The Octagon Nine Patch is ready to go to Colleen and I put the Stepping Stones blocks back on the design wall. The last time I talked about this was only in March, so not an eternity ago. There is a lot of work to do on this piece: more cutting for the border. I am tempted to sew the upper patches into blocks and then sew the upper blocks together. I can’t really fit the whole piece on my design wall and that seems like a good solution. I am afraid I will end up with some blocks with all the same fabrics next to each other, however. I know it will look a lot better sewn together. It looks a lot more defined in the photo than it does in person.
I can’t decide if I am determined to get this done this time or not. I started this in about December of 2014, so it has been hanging around awhile. I should get it pieced and off to the quilter. I am not quite feeling the love. What a shame.
I saw this wind sculpture when I went to get my hair cut on Saturday. I have walked by it numerous times and finally stopped to take a photo.
The default was great! NO neutrals this time. I found it to be a very appealing palette, if a little too monochromatic.
I took the opportunity of a great default to try a monochromatic palette. I tried to go for sea tones and I think I got a blustery day sort of look.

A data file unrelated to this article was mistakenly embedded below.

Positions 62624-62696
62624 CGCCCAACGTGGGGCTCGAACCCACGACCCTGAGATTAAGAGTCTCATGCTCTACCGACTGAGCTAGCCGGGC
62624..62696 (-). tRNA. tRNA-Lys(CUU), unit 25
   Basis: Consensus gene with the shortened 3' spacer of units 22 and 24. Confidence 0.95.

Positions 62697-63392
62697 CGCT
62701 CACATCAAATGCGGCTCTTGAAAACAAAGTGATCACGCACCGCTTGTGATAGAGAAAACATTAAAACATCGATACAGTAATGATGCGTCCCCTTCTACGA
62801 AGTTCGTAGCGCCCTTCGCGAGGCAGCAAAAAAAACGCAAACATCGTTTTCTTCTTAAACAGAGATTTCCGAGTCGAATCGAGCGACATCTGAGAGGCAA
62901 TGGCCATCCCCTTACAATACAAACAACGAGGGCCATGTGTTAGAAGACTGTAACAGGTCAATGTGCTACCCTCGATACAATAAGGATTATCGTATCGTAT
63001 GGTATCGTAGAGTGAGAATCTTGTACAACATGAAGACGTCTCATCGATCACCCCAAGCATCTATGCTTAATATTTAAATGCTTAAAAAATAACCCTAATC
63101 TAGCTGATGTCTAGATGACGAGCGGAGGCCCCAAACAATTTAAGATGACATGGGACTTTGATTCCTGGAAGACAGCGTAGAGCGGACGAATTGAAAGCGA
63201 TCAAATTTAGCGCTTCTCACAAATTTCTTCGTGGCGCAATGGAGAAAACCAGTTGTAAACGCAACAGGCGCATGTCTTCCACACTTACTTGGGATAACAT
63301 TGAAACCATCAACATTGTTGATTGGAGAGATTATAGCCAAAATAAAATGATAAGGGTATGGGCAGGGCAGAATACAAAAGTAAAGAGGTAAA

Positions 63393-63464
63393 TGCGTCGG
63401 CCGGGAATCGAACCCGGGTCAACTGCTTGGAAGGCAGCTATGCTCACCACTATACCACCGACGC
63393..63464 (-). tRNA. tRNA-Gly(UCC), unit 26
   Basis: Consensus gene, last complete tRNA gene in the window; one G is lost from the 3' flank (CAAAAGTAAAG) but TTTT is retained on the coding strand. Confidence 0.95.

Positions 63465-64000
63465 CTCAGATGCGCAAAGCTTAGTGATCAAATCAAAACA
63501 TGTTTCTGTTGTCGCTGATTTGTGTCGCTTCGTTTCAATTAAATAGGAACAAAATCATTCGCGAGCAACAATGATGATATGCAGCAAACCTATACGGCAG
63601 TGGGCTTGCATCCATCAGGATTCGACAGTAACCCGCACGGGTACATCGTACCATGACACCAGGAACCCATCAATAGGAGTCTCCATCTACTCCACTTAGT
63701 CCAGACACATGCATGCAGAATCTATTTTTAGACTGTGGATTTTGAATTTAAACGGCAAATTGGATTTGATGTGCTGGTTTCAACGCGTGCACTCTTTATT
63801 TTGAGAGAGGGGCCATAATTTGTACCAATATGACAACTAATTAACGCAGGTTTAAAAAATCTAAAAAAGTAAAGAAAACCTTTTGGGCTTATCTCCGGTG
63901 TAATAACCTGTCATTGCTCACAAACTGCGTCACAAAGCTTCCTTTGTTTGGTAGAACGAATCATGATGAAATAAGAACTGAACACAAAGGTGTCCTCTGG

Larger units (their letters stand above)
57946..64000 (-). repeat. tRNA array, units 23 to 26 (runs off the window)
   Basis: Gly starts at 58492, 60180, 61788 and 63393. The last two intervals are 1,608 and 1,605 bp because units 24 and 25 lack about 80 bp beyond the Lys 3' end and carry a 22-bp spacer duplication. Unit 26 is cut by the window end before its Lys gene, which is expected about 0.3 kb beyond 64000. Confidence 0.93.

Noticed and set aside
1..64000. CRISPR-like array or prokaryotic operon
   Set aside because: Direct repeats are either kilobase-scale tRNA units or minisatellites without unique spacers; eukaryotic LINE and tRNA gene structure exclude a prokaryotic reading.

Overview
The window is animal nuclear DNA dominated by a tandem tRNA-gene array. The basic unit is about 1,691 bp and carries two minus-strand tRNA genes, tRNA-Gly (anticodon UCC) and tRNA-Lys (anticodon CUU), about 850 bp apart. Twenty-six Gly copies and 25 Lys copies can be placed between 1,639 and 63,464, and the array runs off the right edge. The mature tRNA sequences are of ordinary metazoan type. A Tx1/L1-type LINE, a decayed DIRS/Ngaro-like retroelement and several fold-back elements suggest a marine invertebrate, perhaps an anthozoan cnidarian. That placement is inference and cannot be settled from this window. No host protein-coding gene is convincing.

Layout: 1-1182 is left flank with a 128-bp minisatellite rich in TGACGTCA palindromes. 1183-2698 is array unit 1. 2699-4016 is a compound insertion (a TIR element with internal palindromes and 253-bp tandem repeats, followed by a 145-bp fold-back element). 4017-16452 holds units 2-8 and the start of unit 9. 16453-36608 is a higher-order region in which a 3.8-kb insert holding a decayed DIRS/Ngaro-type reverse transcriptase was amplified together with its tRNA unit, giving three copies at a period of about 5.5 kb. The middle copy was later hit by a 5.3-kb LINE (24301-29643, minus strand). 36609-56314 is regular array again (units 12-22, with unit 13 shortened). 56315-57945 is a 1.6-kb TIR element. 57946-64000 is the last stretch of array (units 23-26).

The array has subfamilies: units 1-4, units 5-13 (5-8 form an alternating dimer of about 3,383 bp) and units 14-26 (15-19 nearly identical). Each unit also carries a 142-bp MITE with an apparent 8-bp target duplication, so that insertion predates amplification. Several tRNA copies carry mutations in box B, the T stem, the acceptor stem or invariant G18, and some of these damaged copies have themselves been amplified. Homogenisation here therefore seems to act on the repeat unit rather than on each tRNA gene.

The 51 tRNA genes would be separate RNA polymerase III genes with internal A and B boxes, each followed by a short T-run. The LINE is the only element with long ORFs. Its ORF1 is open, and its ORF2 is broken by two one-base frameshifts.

With the second palette, I tried to pull out the colors in the image. There are quite a few colors and I wanted a variety. The only one I don’t like is the Kona Parsley. It doesn’t look like parsley at all to me. It looks like one of those life-sucking beige relatives.
In the third palette, I went back to blues, but expanded to darks. I like the colors together. In a quilt, however, I don’t think there would be enough contrast.
I really got a lot of mileage out of the default blue-centric palette. I continued with the monochromatic theme in the fourth palette, but went with brighter and happier blues. There are some darks and it was hard to find places in the images where the tool registered the location as a different color/fabric.
With n.5 I tried to find every spec of warm colors in the whole image. The pickle is the only cool color, but it has a tinge of warmth to it, I think.